The can tho universtiy english-majored freshmen’ learning styles and their teachers’ teaching styles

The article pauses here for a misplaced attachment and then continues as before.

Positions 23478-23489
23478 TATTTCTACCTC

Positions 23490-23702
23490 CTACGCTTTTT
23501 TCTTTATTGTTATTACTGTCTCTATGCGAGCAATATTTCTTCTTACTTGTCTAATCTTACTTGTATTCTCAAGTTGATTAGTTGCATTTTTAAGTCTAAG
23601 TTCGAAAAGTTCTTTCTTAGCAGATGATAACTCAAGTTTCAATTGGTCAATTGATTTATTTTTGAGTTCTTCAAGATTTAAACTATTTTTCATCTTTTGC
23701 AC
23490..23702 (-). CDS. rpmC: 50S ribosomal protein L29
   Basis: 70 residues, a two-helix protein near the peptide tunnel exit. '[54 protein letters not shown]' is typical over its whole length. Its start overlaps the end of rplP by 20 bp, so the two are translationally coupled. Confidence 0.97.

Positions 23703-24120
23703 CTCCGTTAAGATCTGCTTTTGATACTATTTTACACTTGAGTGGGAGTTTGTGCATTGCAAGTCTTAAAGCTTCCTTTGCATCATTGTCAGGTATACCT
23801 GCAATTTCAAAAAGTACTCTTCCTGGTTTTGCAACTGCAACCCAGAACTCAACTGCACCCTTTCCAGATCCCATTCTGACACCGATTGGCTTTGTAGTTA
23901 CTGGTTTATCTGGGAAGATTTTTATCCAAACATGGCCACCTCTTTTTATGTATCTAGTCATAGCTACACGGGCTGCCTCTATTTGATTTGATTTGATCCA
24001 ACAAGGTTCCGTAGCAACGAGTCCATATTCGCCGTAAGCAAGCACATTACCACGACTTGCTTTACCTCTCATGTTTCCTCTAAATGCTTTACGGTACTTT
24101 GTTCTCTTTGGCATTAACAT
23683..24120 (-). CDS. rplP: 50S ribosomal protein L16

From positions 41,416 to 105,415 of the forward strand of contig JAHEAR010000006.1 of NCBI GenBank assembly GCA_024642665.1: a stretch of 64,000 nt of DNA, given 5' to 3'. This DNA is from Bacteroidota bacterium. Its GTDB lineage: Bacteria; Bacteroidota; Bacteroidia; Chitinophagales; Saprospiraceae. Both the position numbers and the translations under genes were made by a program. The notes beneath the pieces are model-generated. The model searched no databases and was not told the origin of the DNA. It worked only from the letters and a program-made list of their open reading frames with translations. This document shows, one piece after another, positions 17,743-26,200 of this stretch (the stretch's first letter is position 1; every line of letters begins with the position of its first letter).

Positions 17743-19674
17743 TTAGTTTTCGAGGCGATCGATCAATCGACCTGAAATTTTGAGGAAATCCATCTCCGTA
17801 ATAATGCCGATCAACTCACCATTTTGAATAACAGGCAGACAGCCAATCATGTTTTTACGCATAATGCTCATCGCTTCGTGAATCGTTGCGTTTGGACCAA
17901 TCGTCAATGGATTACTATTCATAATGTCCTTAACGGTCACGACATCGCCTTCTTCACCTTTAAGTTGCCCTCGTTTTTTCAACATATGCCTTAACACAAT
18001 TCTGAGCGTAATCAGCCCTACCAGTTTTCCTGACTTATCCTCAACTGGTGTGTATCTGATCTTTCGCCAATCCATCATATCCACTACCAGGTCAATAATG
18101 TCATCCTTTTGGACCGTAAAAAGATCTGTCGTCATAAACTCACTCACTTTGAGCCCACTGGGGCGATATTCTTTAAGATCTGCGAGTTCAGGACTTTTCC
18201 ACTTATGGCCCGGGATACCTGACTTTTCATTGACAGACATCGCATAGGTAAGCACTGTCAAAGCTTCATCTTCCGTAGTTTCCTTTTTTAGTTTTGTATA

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CAN THO UNIVERSITY SCHOOL OF EDUCATION ENGLISH DEPARTMENT *** THE CAN THO UNIVERSTIY ENGLISH-MAJORED FRESHMEN’ LEARNING STYLES AND THEIR TEACHERS’ TEACHING STYLES B.A. Thesis Field of study: English Language Teaching Supervisor Nguyen Thanh Tung, M.A Student Nguyen Ngoc Cat Khuyen Student’s Code: 7062944 Class: NN0652A2 Course: 32 Can Tho, April 2010 CONTENTS Acknowledgements…………………………………………………………………. i Abstracts…………………………………………………………………………….ii List of tables ……………………………………………………………………...iii List of figures………………………………………………………………………..v Chapter 1: Introduction............................................................................................1 1.1. General statement of the problem .........................................................................1 1.2. Statement of research questions............................................................................3 1.2.1 Research aim ...............................................................................................3 1.2.2. Research question.......................................................................................3 1.2.3 Research hypotheses....................................................................................3 1.3. Definition of terms ...............................................................................................3 1.3.1. Learning styles ...........................................................................................3 1.3.2. Teaching styles...........................................................................................5 1.4. General organization and coverage of the study ...................................................5 Chapter 2: Literature Review ..................................................................................6 2.1. Related literature ..................................................................................................6 2.1.1. An Overview of learning styles and teaching styles ....................................6 Learning styles............................................................................................6 Teaching styles..........................................................................................11 2.2 Related studies ....................................................................................................12 2.2.1 Congruence between learning styles and teaching styles.............................12 The effects of match and mismatch between teaching styles and learning style on students’ learning ...................................................................................12 The researchers’ remarks on the effects of the match or mismatch between learning styles and teaching ones on students’ success in learning ............................13 Suggestion on overcoming of the mismatch between teaching styles and learning styles ...........................................................................................................15 2.3. Justification of the present study ........................................................................17 Chapter 3: Research Methodology.........................................................................19 3.1. Research design .................................................................................................19 3.2. Description of subjects, instruments, and materials ............................................19 3.2.1. Subjects ....................................................................................................19 3.2.2. Research instruments................................................................................19 3.2.3. Questionnaires..........................................................................................20 3.2.4. Interviews.................................................................................................20 3.2.5. Pilot the questionnaire ..............................................................................21 3.3. Research Procedures ..........................................................................................21 3.3.1. Questionnaires..........................................................................................21 3.3.2. Interviews.................................................................................................22 3.4. Description of measures employed .....................................................................22 3.4.1.Data Analysis..................................................................................................22 Chapter 4: Results...................................................................................................23 4.1. The results of learning styles and teaching styles................................................23 4.1.1. Learning styles .........................................................................................23 The visual learning style...........................................................................25 The verbal learning style ..........................................................................26 The logical learning style..........................................................................27 The physical learning style .......................................................................28 The social learning style ...........................................................................29 The solitary learning style.........................................................................30 The auditory-music learning style.............................................................31 4.1.2. Interview questions about learning styles..................................................31 4.1.3. Teaching styles.........................................................................................32 The visual teaching style ..........................................................................33 The verbal teaching style ..........................................................................34 The logical teaching style .........................................................................35 The physical teaching style.......................................................................36 The social teaching style...........................................................................37 The solitary teaching style ........................................................................38 The auditory-music teaching style ............................................................38 4.1.4. Interview questions about teaching styles ................................................39 4.2. Description of the results pertinent to research questions....................................40 4.3. Other findings ....................................................................................................41 Chapter 5: Discussion, Implications and suggestion for further research and Conclusion ...............................................................................................................43 5.1. Discussion .........................................................................................................43 5.2. Implications .......................................................................................................44 5.3. Recommendations ..............................................................................................45 5.4. Limitations and Suggestion for Further Research ...............................................46 5.4.1. Limitations ...............................................................................................46 5.4.2. Suggestion for Further Researches............................................................46 5.5. Conclusions........................................................................................................47 Appendices ...............................................................................................................48 Appendix 1.....................................................................................................48 Appendix 2.....................................................................................................54 References ................................................................................................................59 ACKNOWLEDGEMENTS I would like to express my appreciation to a number of people who helped me to complete this study through their advice, encouragement, criticism and suggestion. I would like to offer my profound and greatest indebtedness to my thesis advisor, Mr. Nguyen Thanh Tung, for his valuable comments, corrections and constant encouragement in completing my thesis. Without his help, this study would have hardly been made possible. I am also thankful to my subjects, the teachers from English Departments and the freshmen of bachelor of English Education, class 01 and 02, the freshmen of bachelor of English Studies, classes 01, 02, 03, and 04. Without their help during the data collection process, the research will never be finished. Last but not least, I would like to show my deepest appreciation to my family and my close friends, whose support and encouragement made me overcome all difficulties in carrying out the thesis. ABSTRACT This study “the Can Tho University English-majored freshmen’s learning styles and their teachers’ teaching styles” aims at identifying the most favorite learning styles of the Can Tho University English-majored freshmen, the most favorite teaching styles of their teachers, and the match or mismatch between the learning and teaching styles. The subjects include 153 English majors at Can Tho University and 10 teachers who teach these classes (teach writing, speaking and listening, and reading). The data were gathered from the questionnaires and interview questions. It was found that the most favorite learning styles are the music-auditory, social and verbal learning style, and the most favorite teaching styles are the social, logical and solitary teaching style. Actually, the students and teachers all have the match between the five teaching and learning styles including visual, verbal, physical, logical and social style. The solitary and auditory –music style have the mismatch between learning and teaching styles, in fact, this mismatch does not cause a big problem. As a result, the Can Tho University English- majored freshmen’s learning styles match with their teachers’ teaching styles. However, the mismatch (between auditory-musical and solitary teaching and learning styles) needs to be considered. TÓM LƯỢC Bài nghiên cứu- sự phù hợp hoặc không phù hợp giữa phong cách học và phong cách dạy của sinh viên chuyên Anh văn năm nhất và giáo viên dạy các sinh viên ñó. Bài nghiên cứu này nhằm khảo sát phong cách học sinh viên ủng hộ nhiều nhất và phong cách dạy mà giáo viên ủng hộ nhiều nhất. Dựa trên kết quả nghiên cứu thu ñược, bài nghiên cứu còn tìm ra sự phù hợp không phù hợp giữa phong cách dạy và học của giáo viên và sinh viên. ðối tượng nghiên cứu là 153 sinh viên năm nhất khóa 35 chuyên ngành Anh Văn tại ðại Học Cần Thơ và những giáo viên dạy viết, nghe-nói, và ñọc hiểu cho các lớp ñó. Người nghiên cứu ñã sử dụng bản câu hỏi lựa chọn và những câu hỏi phỏng vấn ñể thực hiện nghiên cứu. Kết quả cho thấy, phong cách học sinh viên ủng hộ nhiều nhất là phong cách âm nhạc- sự lắng nghe (musicauditory), xã hội (social) và ngôn ngữ học (verbal). Phong cách dạy giáo viên sử dụng nhiều nhất là các phong cách xã hội (social), theo logic (logical) and ñộc lập (solitary). Kết quả cho thấy mức ñộ ñồng ý ủng hộ các phong cách visual, ngôn ngữ (verbal), thuộc hoạt ñộng cơ thể (physical), theo logic (logical) và xã hội (social) giữa giáo viên và sinh viên nhìn chung là tương ñương nhau, chỉ có phong cách ñộc lập (solitary) và âm nhạc- sự lắng nghe (music-auditory), là mức ñộ ñồng ý sử dụng không phù hợp với nhau. Tuy nhiên sự không phù hợp này cũng không quá lớn. Do ñó, có thể kết luận rằng phong cách dạy và học của giáo viên và học sinh tương ñối phù hợp với nhau mặc dầu sự không phù hợp (phong cách âm nhạc- sự lắng nghe và phong cách ñộc lập của giáo viên và học sinh) khá nhỏ nhưng cũng cần ñược chú ý. LIST OF TABLES Table 1: Descriptive Statistics of learning style Table 2: Descriptive statistic of visual learning style Table 3: Descriptive Statistics of the verbal learning style Table 4: Descriptive Statistics of the logical learning style Table 5: Descriptive Statistics of the physical learning style Table 6: Descriptive Statistics the of social learning style Table 7: Descriptive Statistics of the solitary learning style Table 8: Descriptive Statistics of the music- auditory learning style Table 1’: Descriptive Statistics of teaching styles Table 2’: Descriptive statistic of visual teaching style Table 3’: Descriptive Statistics of the verbal teaching style Table 4’: Descriptive Statistics of the logical teaching style Table 5’: Descriptive Statistics of the physical teaching style Table 6’: Descriptive Statistics the of social teaching style Table 7’: Descriptive Statistics of the solitary teaching style Table 8’: Descriptive Statistics of the music- auditory teaching style Table 9: The comparison between teaching and learning styles LIST OF FIGURES Figure 1: the chart of the learning styles Figure 2: the chart of the teaching styles CHAPTER 1 INTRODUCTION In this part, the general statement of the problem will be first addressed. Then, statement of the research questions, definition of terms, and general organization and coverage will be presented. 1. 1 General statement of the problem Each language learner has his or her own ways of learning and understanding new information that the teachers give him or her. Moreover, each of them prefers different methods for learning. And, the methods are often originated from their habits, their schools or their families. In fact, the ways or methods of individuals have been gradually subjected to a great deal of attention. Since Reid’s research on the topic of learning styles was published in 1987, more and more researchers have paid much attention to learning styles and discovered aspects related to ones, especially there are a lot of studies about second language on this topic. The studies on learning styles indicate that it is very helpful as well as useful for teachers and students to take a different view of learning. Therefore, teachers can use knowledge of learning styles in these studies for their classes. Among the researchers, there are some famous ones such as Reid (1987), Rita and Dunn (1993), and Felder (1995), Peacock (2001) and Zhenhui (2001). In general, the teaching practices nowadays seem to have idealized view from pedagogical aspects; however, the truth is that most of teachers are hardly aware of their students’ learning styles. The teachers just focus on the way of giving lectures to their students. Although establishing and identifying learning styles play an important role in teaching, the teachers seldom identify how the students get their lessons, and what ways they use to get knowledge from their lectures. Therefore, their unawareness of learning styles causes some unanticipated consequences in students’ learning. In general, students’ learning styles are considered as an insignificant factor in teaching. However, without an evaluation, experienced teachers may misinterpret students’ behaviors such as hyperactivity or inattentiveness. Hence, it’s very necessary to obviously assess learning styles of students to accommodate different learners. 1 According to Felder (1996), when students learn in class, they partially prove their abilities. In addition, they show their learning styles quite clearly when studying. Besides, the results of their studying often indicate the learning styles as well as the lecturers’ teaching styles. For many years, the researchers have studied the relationship between teaching and learning styles. They have proved the effects of match and mismatch between the teaching and learning styles on students’ learning. Among the researchers who had views regarding this aspect, Peacock (2001) determines that a mismatch causes learning frustration, failure and demotivation. In a class where a mismatch occurs, the students get bored and inattentive. Thus, they do not get good results on the tests, and they even quit the course. Furthermore, the teachers may feel disappointed with their students, and may suppose that they do not have good ability in teaching (Oxford et al, 1991). Besides, other researchers have claimed that matching teaching and learning style improves learning, attitudes, behavior, and motivation (Willing 1980; Reid 1987, Spolsky 1989; Hyland 1993; Felder 1995; Oxford et al. 1991; Kinsella 1995; Nelson 1995; Tudor 1996 and Jones 1997). For some research above, the researchers partly showed the consequences or effect of mismatch between students’ learning styles and teachers’ teaching styles. To conclude, the mismatch and match between teaching and learning styles play an important role to determine students’ learning success. The educators have paid lots of attention to the relationship of teaching and learning styles. However, except for some researchers such as Peacock (2001), Maria and Mahela (2007), for many research about learning styles, the majority of researchers such as Almasa, Parilah and Fauziah (1985), or Almasa, Parilah Mohd and Fauziah (2009) principally focus on the students’ learning styles, and investigate the origin of learning styles titled Perceptual of Learning Style of ESL Students. Also, Reid (1987) did a research named The Learning Style Preferences of ELS Students. The limitation of these studies above was that they didn’t mention the match between teaching and learning styles meanwhile the match plays an important role to decide the students’ results of studying. Can Tho University has recently applied the credit-based curriculum. With this system, the students are considered to be centered in their learning process. Thus, they need to find out their good points, that is, what styles belong to them. Especially, if the first- year students can find out and know their own learning styles at the beginning of their course, the teachers can base on students’ learning styles to apply 2 suitable teaching methods and motivate students to learn. As a result, the mismatch between teaching and learning styles can be avoided, so we can also stay away from some bad results that the mismatch causes. For those reasons above, the researcher would like to conduct a research on the learning styles, teaching styles and the match between them. And I name my research as “The CTU English-majored freshmen’s learning styles and their teachers’ teaching styles”. 1.2 Statement of research questions 1. 2.1 Research aims In this research, I want to investigate (1) learning styles that are mostly favored by the CTU English-majored freshmen, and (2) teaching styles that are mostly favored by their teachers. Also, I want to answer the question (3) Do the CTU English-majored freshmen’s learning styles match or mismatch with their teachers’ teaching styles? 1.2.2 Research questions - Which learning styles are mostly favored by the CTU English-majored freshmen? - Which teaching styles are mostly favored by the CTU English-majored freshmen’s teachers ? - Do the CTU English-majored freshmen’s learning styles match or mismatch with their teachers’ teaching styles? 1.2.3 Hypotheses In this study, I hypothesize that (1) social learning style, physical learning style and visual learning style are mostly favored by the CTU English- majored freshmen, (2) social teaching style, physical learning styles and solitary teaching style are mostly favored by the CTU English-majored freshmen’s teachers, and (3) the CTU Englishmajored freshmen’s learning styles match with their teachers’ teaching styles. 1.3 Definition of terms 1.3.1 Learning styles 3 There are numerous definitions about “learning styles”. According to Reid (1995) cited in Maria (2007), learning style is said to be internally based characteristics of individuals for intake of understanding of new information. In other words, each language learner has his or her own peculiarity when he or she studies. The peculiarity relates to the learning process that he or she acquired from time to time. Perhaps, this person prefer visual presentation while that person likes to take part in role-plays or do experiments to study, even others tend to work in groups to discuss or work individually to study. Although they all have different learning styles, they all expect to get good results for their studying. Besides, Reid (1995) also cited in Peacock (2001) that learning styles are a student’s natural, habitual, and preferred way(s) of absorbing, processing, and retaining new information and skills. This definition is the most common one during the time. This definition indicates that the origin of learning styles, habits, natural available features and preferred ways were incorporated during the studying process. According to Arthur (1993), learning styles are mental processes and instructional settings that every student uses effectively when he or she learns. He mentioned that learning styles were the mental processes and instructional settings which helped students gain good effects on studying. Besides, Irvinc & York(1995) cited in Suleiman, Mahmoud (1996) that the term learning styles was a generic term that included three distinct styles or substyles: cognitive, affective, and physiological. According to Adey, Fairbrother et al. (1999) cited in Cheng-Yi (2004), learning styles were thoughts of as persistent learning strategies which were operated across all subjects’ areas. Moreover, Keffe (1979), Willing (1988) and Spolsky (1989) once stated that: Learning styles were cognitive and affective traits that were relatively stable indicators of how learners perceived, interacted with, and responded to the learning environment; learning styles are natural, habitual, and preferred ways of learning. Learning styles are a clear, comprehensible and coherent set of likes and dislikes; learning styles were identifiable individual approaches to learning situations. In other words, learning styles are the cognitive and affective ways that students have from nature or their habit or even preferred ways; and they are also the ways that they found approach to their studying. 4 Learning styles, defined by researchers, are the students’ preferred ways originated from their habit or characteristics. Also, learning styles are the preferred ways which are suitable for students or their ability. Hence, the students themselves get lessons easily with their own ways when studying. For those definitions above, it is noted that all definitions of learning styles are equally significant in meeting the unique demands of the learning/teaching situation. If teachers are aware of the variables affecting learning, it is useful for educators and teachers. 1.3.2 Teaching styles There are some definitions related to teaching styles. According to Galton et al. (1980), teaching styles are a set of teaching tactics. Similarly, Seidentop (1991) defines that teaching styles are instructional format. Physical Education also states that teaching styles are the general pattern created by using a particular set of strategies (from Teaching Styles in Physical Education and Mosston’s Spectrum, retrieved 15:43, 111 August 2007 (MEST). It is obvious that these definitions of teaching styles are slightly different in the way they are stated, but not the nature itself. Therefore, it can be concluded that teaching style refers to teaching styles as a set of teaching tactics. Thanks to the researchers’ ideas, teaching styles can be understood as follows. Teaching styles depend on teachers, each of whom has his own teaching styles that he experienced from the way he learned best, or he believes he can help their students get lessons well. 1.4 General organization and coverage of the study This thesis consists of five chapters. Chapter 1 covers the general statement of the problem, the research aims, the research questions and the hypotheses as well as the organization of the thesis. Chapter 2 presents related readings, related literature, related studies, and justification of the present study. Chapter 3 provides the research design, subjects, research instruments, and procedures of the study description of measures employed. Chapter 4 addresses the analysis and synthesis collected from the instruments. Chapter 5 includes discussions, limitations, pedagogical implications, recommendations, suggestions for further research, and conclusions. 5 CHAPTER 2 LITERATURE REVIEW This chapter will be about related literature, related studies, and justification of the present study. 2.1 Related literature 2.1.1 An Overview of learning styles and teaching styles Learning styles There are three theories about learning styles by Gardner (1983), Reid (1987), and Felder and Silverman’s. Gardner (1983) asserts that there are at least seven modalities or intelligences that link to our individual styles. He suggests that humans can be verbal/linguistic, logical/mathematical, visual/spatial, bodily/kinesthetic, musical, interpersonal, and intrapersonal intelligence. He believes that these seven intelligences are independent; they develop at different times and to different degrees in different individuals. In fact, the strongest skills of many students lie in these seven areas. If students have chances to learn through their strengths, they may get successful in learning all subjects even “basic skills”. Actually, this theory was originally designed for Multiple Intelligences in humans generally not in a classroom application. However, it not only was supported by a lot of educators but also got large adaptation in educational settings. In general, each student has his or her own strengths and weaknesses in the classroom. Gardner’s research enabled to point out that and helped to improve students’ ability in any given intelligence. On the basis of his theory, many schools have documented the use of MI (i.e., Multiple Intelligences) in their instructional design to adapt their lesson plans and classroom activities to accommodate these various styles. One specific school is the Key Learning Community, formerly known as the Key School, a part of the Indianapolis Public School. Gardner (1983) was wellregarded for his theory of different learning styles. He developed a theory on the different ways that individuals learned and processed information. According to his theory of Multiple Intelligences, students may show stronger learning skills in any of 6 seven different style categories. Besides, some people have strengths in several areas, while others may find that they learn predominantly through a single style. In combination with Howard Gardner’s Theory of Multiple Intelligences, Memletic Learning Styles Inventory has been prepared in Memletics Accelerated Learning Manual book by Sean Whiteley published by advanogy.com 2003). It also differentiates seven learning styles according to the types of the theory of multiple intelligences including visual (spatial), aural (auditory-musical), verbal (linguistic), physical (kinesthetic), logical (mathematical), social (interpersonal) and solitary (intrapersonal). To understand clearly about these learning styles, the researcher give a small summary of learning styles by basing on the theory of these learning styles from theory of Multiple Intelligences. (1) Visual/spatial: learners of this style prefer using pictures, images, and spatial understanding. These learners are able to acquire maps, reading, charts, drawing, mazes, puzzles, imagining things and visualization well. Therefore, they prefer drawing, building, and designing, creating and looking at pictures. They learn best through working with pictures and colors, visualizing, using the mind’s eye and drawing. Legos, videos, movies, slides, art, imagination games, mazes, puzzles, and illustrated books are required to help these learners study well. (2) Verbal/linguistic: learners of this style prefer using words both in speech and writing. These learners are able to acquire lessons by writing, reading, memorizing dates, thinking in words, telling stories well. Therefore, they prefer writing, reading, telling stories, talking, memorizing, and working at solving puzzles. Besides, they learn best through hearing and seeing words, speaking, reading, and writing, discussing and debating. Books, tapes, paper diaries, writing tools, dialogues, discussion, debate, and stories are necessitated to help these learners study well. (3) Auditory/musical: learners of this style prefer using sound and music. These learners are able to acquire sounds, melodies, rhythms and songs, lectures. Therefore, they prefer singing, playing an instrument, listening to music. Besides, they learn best through rhythm, singing, melody, listening to music and melodies. Moreover, they tend to listen in classes, they learn best through listening to the instructions from teachers. These learners need songs, lectures, and instructions to study well. 7 (4) Logical/mathematical: learners of this style prefer using logic, reasoning and systems. These learners are able to acquire lessons well through math, logic, problem-solving, reasons, and patterns. Therefore, they prefer questioning, working with numbers, experimenting and solving problems. Besides, they learn best through working with relationships and patterns, classifying, categorizing, and working with the abstract. They demand for things to think about and explore such as science materials, manipulative and so on. (5) Bodily/kinesthetic: learners of this style prefer to use body language, hands and sense of touch. These learners are able to acquire lessons well by acting, taking part in activities such as role-plays, dramas. Therefore, they prefer moving around, touching, talking and using body language. Besides, they learn best through touching, moving, knowledge through bodily sensations, processing. Role-plays, dramas, movement, sports and physical games, tactile experiences, and hands-on learning are required to help them study well. (6) Social/interpersonal: learners of this style prefer to learn in groups. These learners are able to lead, organize, understand people, communicate and resolve conflicts. Therefore, they like to talk to people, have friends, and join in groups. Besides, they learn best through comparing, relating, sharing, interviewing and cooperating. Group work, group games, social gatherings, community events, clubs, mentors/apprenticeship are necessitated to help them study well. (7) Solitary/intrapersonal: learners of this style prefer to work alone and use self- study. These learners are able to recognize their own strengths and weaknesses, set goals and understand themselves. Therefore, they prefer working alone, pursue interests. Besides, they learn best through working alone, having space, reflecting, doing self-paced projects. They need secret places, time alone, self-paced projects, and choices to help them study. According to Reid (1987), learning styles are of six types: (1) Visual learners prefer seeing words or ideas in writing, e.g. reading handouts or from the board or in workbook. It is better for them to understand information and instructions by reading them. These learners don’t need as much oral explanation as auditory learners, and they can learn by themselves with their books. Taking notes of lectures and oral directions is helpful for them to remember information. 8 (2) Auditory learners prefer listening, that is, oral explanation, discussions, or debates. They may read aloud to remember information, especially when they learn new materials. They learn best through hearing audio tapes, lectures, discussing and making tapes to listen to, and conversing with their teachers. (3) Kinesthetic learners prefer active participation/experiences; that is, dramas and role-plays. They learn best through classroom experiences. When they actively take part in activities such as role- plays or dramas in the classroom, they can remember information well. A combination of stimuli helps them learn better. For example, an audiotape combined with an activity will help them understand new materials. (4) Tactile learners prefer hands-on work; that is, handling materials or taking notes. They can learn best through hands-on experiences with materials. They can show their strengths when working on experiments in a laboratory, handling and building models, touching and working with materials. Besides, they can remember information better by writing notes or instructions. Moreover, making something for class projects, building something and involving in related activities help them understand new information. (5) Group learners prefer studying with others. Group interactions help them learn better. They learn more easily when they study with at least one other student, and they learn best through working with others. They value both group interaction and class work with other students. (6) Individual learners prefer studying alone, that is, self-directed study or independent reading and study. They learn best through working alone. The successful learning situations for them are to think and work by themselves. They understand information and make better progress in learning when they work by themselves. According to Felder and Silverman, there are eight learning styles: sensory, intuitive, visual, verbal, active, reflective, sequential and global. (1) Sensory learners prefer concrete, practical, and procedural information. They look for the facts. (2) Intuitive learners prefer conceptual, innovative, and theoretical information. They look for the meanings. 9 (3) Visual learners prefer graphs, pictures, and diagrams. They look for visual representations of information. (4) Verbal learners prefer to hear or read information. They look for explanation with words. (5) Active learners prefer to manipulate objects, do physical experiments, and learn by trying. They enjoy working in groups to figure out problems. (6) Reflective learners prefer to think things through, to evaluate options, and learn by analysis. They enjoy figuring out a problem on their own. (7) Sequential learners prefer to have information presented linearly and in and orderly manner. They tend to put together the details in order to understand the big picture emerges. (8) Global learners prefer a holistic and systematic approach. They see the big pictures first and then fill in the details. From the above theories, there are different researchers with various theories of learning styles. Gardner’s (1983) theory and Reid’s (1987) theory are similar to each other. Although they use the different terms for determining learning styles, both of them mentioned visual, auditory (musical), kinesthetic (bodily), individual (intrapersonal) and group (interpersonal). However, Gardner’s theory is more comprehensive than Reid’s because Gardner adds two more learning styles about logical (mathematical) and verbal (linguistic). Reid does not mention these learning styles. In Reid’s theory about learning styles, she specifies tactile and kinesthetic learners as two types of learning styles, in fact, they are similar as one. Actually, tactile and kinesthetic are also connected with the sense of touch; learners with these two learning styles all prefer active participation, experiences or hand on works. Reid (1987) distinguishes learning styles into six types; however, they nearly include five types because the tactile and kinesthetic are as in one. In general, both Reid and Gardner’ theories help students or learners identify their strengths or weaknesses to learn best. In addition, the teachers can base on their learning styles to accommodate with teaching styles. Nevertheless, Gardner’s theory is more comprehensive and idealized with 7 learning styles than Reid’s. Felder and Silverman’s theory is rather strange; this theory is not as common as the two theories above. 10 Teaching styles Not all professors approach teaching in the same way. Major differences exist depending upon academic discipline, class size, and on individual instructor preferences. The Indiana State University Center for Teaching and Learning has identified four teaching styles: a) Formal teachers are those who have a formal authority teaching style and tend to focus on content. This style is generally teacher-centered, where the teacher feels responsible for providing and controlling the flow of the content and students are expected to receive the content. Teachers of this style are not as concerned with building relationships with their students. They don’t care that their students form relationships with other students. These teachers do not usually require much students’ participation in class. b) Demonstrator teachers are those who tend to run teacher-centered classes with an emphasis on demonstrating and modeling. Teachers of this type act as a role model by demonstrating skills and processing and then as a guide in helping students develop and apply these skills and knowledge. Teachers with this teaching style are interested in encouraging students to participate in and adapt their presentation to include various learning. c) Facilitator teachers are those who have a facilitator model teaching style and tend to focus on activities. This teaching style emphasizes on students-centered learning. Teachers typically design group activities which necessitate active learning, student-to-student collaboration and problem solving. These teachers often design learning situations and activities that certainly require students to process and apply in creative and origin ways. d) Delegator teachers are those who have a delegator teaching style and tend to place much control and responsibility for learning on individuals or groups of students. They will give students a choice designing and implementing their own complex learning projects and act in a consultative role. Students are often to ask to work independently or in groups. And, they must be able to maintain motivation and focus for complex projects. However, the researchers have suggested that teachers often have their own teaching preference, influenced by their own learning style preference. Both Reid (1995) and Willing (1988, p.6) cited in Peacock (2001) suggest that all teachers have 11